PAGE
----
Gay A Synonym For Happy, So Gay Pride 2022

RaeAnna Rekemeyer
5 min readJun 1, 2022


The very first Pride I ever went to was ten years ago in London, albeit accidentally. I haven’t been to one since. I have celebrated every single Pride month in some way for twelve years-a year before I came out as pansexual.

“Can’t Even Think Straight”

I’ve never really been to Pride. As an extreme introvert with zero gay friends in Houston, I haven’t had anyone make me go or go with me. As soon as my life included people, straight but supportive people, who would happily accompany me to Pride, the pandemic hit, and Pride was canceled for two years; though, I put on my own Pride Parade, dressing up my six dogs in 2020.

The pandemic put stress on the seams of my life that I had been so desperately mending as they tore until I couldn’t do it anymore. I let every seam pop, and my life is just a jumble of fabric and thread at this point. Eventually, I’ll figure out how to sew it all back together, but I’m in the process of figuring out how I want the pieces to fit together because what was didn’t work.

Over the last two years, I have become more and more outspoken about being gay. I’ve never hidden this part of myself since coming out eleven years ago, but being in straight passing relationships made it a bit more complicated. And it is exhausting arguing with people over my own identity. Two years ago, I decided to stop letting exhaustion deter me from calling people on their heteronormativity. A conversation worth having for myself but also for every other queer person so maybe one day it no longer needs to be had. Six months ago, I came out as lesbian.

Gay, queer, lesbian. They’re all identities I happily wear.

Living my best gay life surrounded by circles.

Sometimes I feel like my life has been nothing but doing hard things. Thirty-one years of just getting by, biding my time until the next tragedy creeps in. In my early twenties, I chose to walk away from a cushy corporate life to pursue a career in doing the hard things. I spend my time learning and writing about this life and this world of inequity, violence, and struggle. As someone who has chosen to always have the hard conversations, to stand up for what I believe is right, to never stay quiet, to not accept what is as what can be, my career and beliefs, though rooted in kindness, has alienated everyone in my life who do not believe in working to create a better world. We do not have to hold the same opinions or beliefs, but my people cannot actively cultivate ignorance, hate, violence, or worse ambivalence. So, I am well acquainted with watching people walk away.

My life has been a series of doing hard things, but coming out was the easiest thing I’ve ever done.

As someone whose life revolves around gender and racial equity and human sexuality, as a gay someone, I am well acquainted with the fears my community has when they come out, when we live our lives in the open. I know the privilege I have as a straight passing woman. A 5'10" woman who can hold her own in a fight against a man. A white woman. An American woman. A cis woman. A woman with an education and the words to tell my story and defend my actions and understand the consequences of my choices. I choose to come out at every opportunity. I chose to get very gay tattoos in very visible places. I choose to put rainbows on everything. I choose to call myself gay and lesbian and queer. I choose to be loud and proud because so many people never had the chance. So many live in fear because they are who they are.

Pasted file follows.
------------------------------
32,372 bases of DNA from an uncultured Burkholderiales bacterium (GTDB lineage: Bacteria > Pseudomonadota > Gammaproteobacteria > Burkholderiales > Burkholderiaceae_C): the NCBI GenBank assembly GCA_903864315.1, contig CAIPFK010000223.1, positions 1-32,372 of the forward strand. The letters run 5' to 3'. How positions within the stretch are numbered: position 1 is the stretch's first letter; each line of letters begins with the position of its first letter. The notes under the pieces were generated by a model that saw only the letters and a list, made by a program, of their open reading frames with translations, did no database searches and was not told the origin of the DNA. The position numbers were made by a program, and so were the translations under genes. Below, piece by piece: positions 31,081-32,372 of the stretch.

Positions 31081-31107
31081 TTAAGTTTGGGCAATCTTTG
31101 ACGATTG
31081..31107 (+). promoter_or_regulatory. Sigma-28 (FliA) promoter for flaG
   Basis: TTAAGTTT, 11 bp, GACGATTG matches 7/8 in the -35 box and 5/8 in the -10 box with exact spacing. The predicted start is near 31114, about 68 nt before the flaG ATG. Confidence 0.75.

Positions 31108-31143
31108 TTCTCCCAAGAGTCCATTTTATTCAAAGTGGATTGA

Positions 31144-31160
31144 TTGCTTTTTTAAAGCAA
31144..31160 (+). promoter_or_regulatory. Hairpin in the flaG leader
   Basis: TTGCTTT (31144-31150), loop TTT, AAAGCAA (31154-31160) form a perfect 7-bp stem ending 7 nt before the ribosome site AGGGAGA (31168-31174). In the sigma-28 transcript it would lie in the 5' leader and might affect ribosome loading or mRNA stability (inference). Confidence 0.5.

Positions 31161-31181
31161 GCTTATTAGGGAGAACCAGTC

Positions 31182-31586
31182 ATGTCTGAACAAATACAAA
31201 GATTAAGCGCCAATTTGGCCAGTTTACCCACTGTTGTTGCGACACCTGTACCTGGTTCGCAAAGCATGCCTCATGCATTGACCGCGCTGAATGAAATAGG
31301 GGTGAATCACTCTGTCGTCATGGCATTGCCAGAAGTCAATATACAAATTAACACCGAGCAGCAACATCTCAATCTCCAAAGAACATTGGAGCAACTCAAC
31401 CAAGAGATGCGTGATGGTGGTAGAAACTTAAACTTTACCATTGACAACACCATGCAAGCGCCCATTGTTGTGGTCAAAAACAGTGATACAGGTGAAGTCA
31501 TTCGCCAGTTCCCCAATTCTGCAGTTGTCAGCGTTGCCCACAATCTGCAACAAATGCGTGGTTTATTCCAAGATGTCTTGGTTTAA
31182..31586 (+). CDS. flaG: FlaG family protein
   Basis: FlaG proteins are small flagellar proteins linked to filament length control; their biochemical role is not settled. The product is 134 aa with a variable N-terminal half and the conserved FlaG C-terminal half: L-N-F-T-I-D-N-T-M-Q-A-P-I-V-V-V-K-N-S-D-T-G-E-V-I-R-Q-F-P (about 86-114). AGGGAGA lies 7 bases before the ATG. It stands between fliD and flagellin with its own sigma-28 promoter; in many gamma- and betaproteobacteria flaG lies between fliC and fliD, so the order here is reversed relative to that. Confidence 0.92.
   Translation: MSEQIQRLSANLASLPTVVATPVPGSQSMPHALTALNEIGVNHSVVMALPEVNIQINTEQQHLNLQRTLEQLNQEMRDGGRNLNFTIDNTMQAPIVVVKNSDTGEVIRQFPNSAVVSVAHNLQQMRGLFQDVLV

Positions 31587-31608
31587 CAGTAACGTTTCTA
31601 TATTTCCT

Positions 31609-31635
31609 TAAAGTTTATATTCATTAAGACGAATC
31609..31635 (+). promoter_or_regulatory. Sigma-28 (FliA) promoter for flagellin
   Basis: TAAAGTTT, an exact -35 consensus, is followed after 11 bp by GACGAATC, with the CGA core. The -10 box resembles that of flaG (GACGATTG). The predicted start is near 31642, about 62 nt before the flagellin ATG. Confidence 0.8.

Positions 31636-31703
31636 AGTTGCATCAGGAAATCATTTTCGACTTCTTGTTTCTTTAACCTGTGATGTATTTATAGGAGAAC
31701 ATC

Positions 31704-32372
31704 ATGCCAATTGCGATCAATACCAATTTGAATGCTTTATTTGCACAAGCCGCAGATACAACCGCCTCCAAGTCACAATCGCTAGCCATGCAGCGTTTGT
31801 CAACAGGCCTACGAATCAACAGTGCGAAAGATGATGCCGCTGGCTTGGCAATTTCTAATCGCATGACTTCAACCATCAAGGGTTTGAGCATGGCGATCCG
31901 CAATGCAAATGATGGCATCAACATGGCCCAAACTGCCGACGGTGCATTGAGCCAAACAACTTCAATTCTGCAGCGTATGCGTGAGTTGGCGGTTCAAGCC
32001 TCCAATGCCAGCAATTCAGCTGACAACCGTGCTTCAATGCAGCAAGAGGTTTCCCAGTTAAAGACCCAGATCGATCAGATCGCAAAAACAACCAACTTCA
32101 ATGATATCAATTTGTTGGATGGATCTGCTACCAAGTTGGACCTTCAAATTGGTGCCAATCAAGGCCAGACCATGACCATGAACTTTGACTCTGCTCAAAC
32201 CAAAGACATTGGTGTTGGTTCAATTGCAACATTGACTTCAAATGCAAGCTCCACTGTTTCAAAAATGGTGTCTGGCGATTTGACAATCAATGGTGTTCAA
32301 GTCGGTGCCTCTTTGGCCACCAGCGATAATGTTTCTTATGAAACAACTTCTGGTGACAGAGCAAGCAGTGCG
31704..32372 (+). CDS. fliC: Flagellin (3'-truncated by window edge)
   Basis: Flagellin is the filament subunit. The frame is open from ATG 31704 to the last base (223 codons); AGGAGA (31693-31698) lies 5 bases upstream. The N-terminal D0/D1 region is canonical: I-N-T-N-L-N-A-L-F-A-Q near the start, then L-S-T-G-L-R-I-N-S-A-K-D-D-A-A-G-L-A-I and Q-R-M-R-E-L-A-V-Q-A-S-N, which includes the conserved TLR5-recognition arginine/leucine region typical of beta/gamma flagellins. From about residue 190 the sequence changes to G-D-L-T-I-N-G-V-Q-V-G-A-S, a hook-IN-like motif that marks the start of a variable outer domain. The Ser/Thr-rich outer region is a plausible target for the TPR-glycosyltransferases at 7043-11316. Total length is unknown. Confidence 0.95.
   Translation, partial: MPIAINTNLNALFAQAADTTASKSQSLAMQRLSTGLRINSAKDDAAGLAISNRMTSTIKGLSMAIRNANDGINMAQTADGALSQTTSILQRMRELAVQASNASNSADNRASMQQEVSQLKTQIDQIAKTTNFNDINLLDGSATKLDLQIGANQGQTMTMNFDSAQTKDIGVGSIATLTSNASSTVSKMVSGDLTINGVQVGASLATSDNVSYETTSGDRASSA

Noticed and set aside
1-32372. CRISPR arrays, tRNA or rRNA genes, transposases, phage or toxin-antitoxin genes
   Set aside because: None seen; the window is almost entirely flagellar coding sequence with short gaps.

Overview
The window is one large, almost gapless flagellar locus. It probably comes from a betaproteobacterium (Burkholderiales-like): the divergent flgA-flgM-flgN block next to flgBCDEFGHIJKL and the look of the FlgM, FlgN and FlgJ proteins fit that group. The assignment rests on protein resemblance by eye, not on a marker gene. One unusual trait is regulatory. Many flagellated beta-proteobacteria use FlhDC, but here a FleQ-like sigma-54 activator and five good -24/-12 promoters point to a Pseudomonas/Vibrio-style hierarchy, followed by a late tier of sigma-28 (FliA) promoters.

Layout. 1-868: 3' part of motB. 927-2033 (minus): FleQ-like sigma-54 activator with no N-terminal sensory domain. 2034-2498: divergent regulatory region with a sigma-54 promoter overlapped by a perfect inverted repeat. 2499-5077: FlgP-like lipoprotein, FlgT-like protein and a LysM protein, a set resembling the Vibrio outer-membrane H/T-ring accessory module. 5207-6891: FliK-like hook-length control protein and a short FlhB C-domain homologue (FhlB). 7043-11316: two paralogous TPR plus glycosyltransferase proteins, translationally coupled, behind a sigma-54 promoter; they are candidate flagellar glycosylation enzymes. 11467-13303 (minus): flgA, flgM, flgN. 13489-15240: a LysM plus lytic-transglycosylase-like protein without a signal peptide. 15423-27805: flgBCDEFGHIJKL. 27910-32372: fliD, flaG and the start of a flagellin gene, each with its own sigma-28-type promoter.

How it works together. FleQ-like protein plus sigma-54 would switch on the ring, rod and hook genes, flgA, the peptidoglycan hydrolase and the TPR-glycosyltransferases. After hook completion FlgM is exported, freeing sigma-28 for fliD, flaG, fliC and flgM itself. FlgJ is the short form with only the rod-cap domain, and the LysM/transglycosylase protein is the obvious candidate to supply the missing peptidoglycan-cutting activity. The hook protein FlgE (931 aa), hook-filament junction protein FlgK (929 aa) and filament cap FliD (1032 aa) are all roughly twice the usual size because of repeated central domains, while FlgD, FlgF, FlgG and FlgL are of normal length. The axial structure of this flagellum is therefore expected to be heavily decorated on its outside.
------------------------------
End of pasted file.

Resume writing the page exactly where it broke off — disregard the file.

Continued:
My community has fought for the rights we have. We have died to be where we are today. Yet three days ago, I listened to a fifteen year old girl talk about her parents refusing to acknowledge her sexuality because she’s not straight, maybe bi, maybe lesbian. The fact a fifteen year old feels comfortable enough to call herself gay is such an amazing win, but the fight is not over. Especially if we look at what is playing out in the highest court of this nation and the repercussions of the decision and overturning of Roe v. Wade will have for women and my community.

I really love this wall.

Pride is a celebration. It’s a celebration of who we are. It’s a celebration I hold in my heart and life every fucking day because Pride isn’t a month, it is my life. It is the lives lost to violence and ignorance; the lives lost to hopelessness; the lives lost to a lack of health care; the lives lost fighting for equity. Pride is a remembrance of every person who has come before so that we can wear rainbows and dance in the street. Pride is honoring the pain that has led to joy and love and laughter. Pride is hope that the struggles and fights we continue to face will be alleviated for the queer people of tomorrow.

So yeah, I’ve made gay a huge part of my personality in the last two years. Because I’m fucking proud. I’m proud of my community. I’m proud of myself. I’m proud of who I am, and it has taken me thirty-one years of doing the hard things so that I could have this one easy thing.

I am gay. I am lesbian. I am here. I am loud. I am proud. I will be at Pride in Houston whether that is with my people or by myself. If you need people, I’ll be your people. Because I’m proud of you too. We’re not perfect, but gay is a synonym for happy, so here’s to a Gay Fucking Pride and celebrating exactly who we are because we are exceptional.

Originally published at on June 1, 2022.



RaeAnna Rekemeyer

Mother of Puppies & Intersectional Feminist | Pants Hater: My dog has anxiety attacks when I wear them. | Busy exploring the dichotomy of femininity.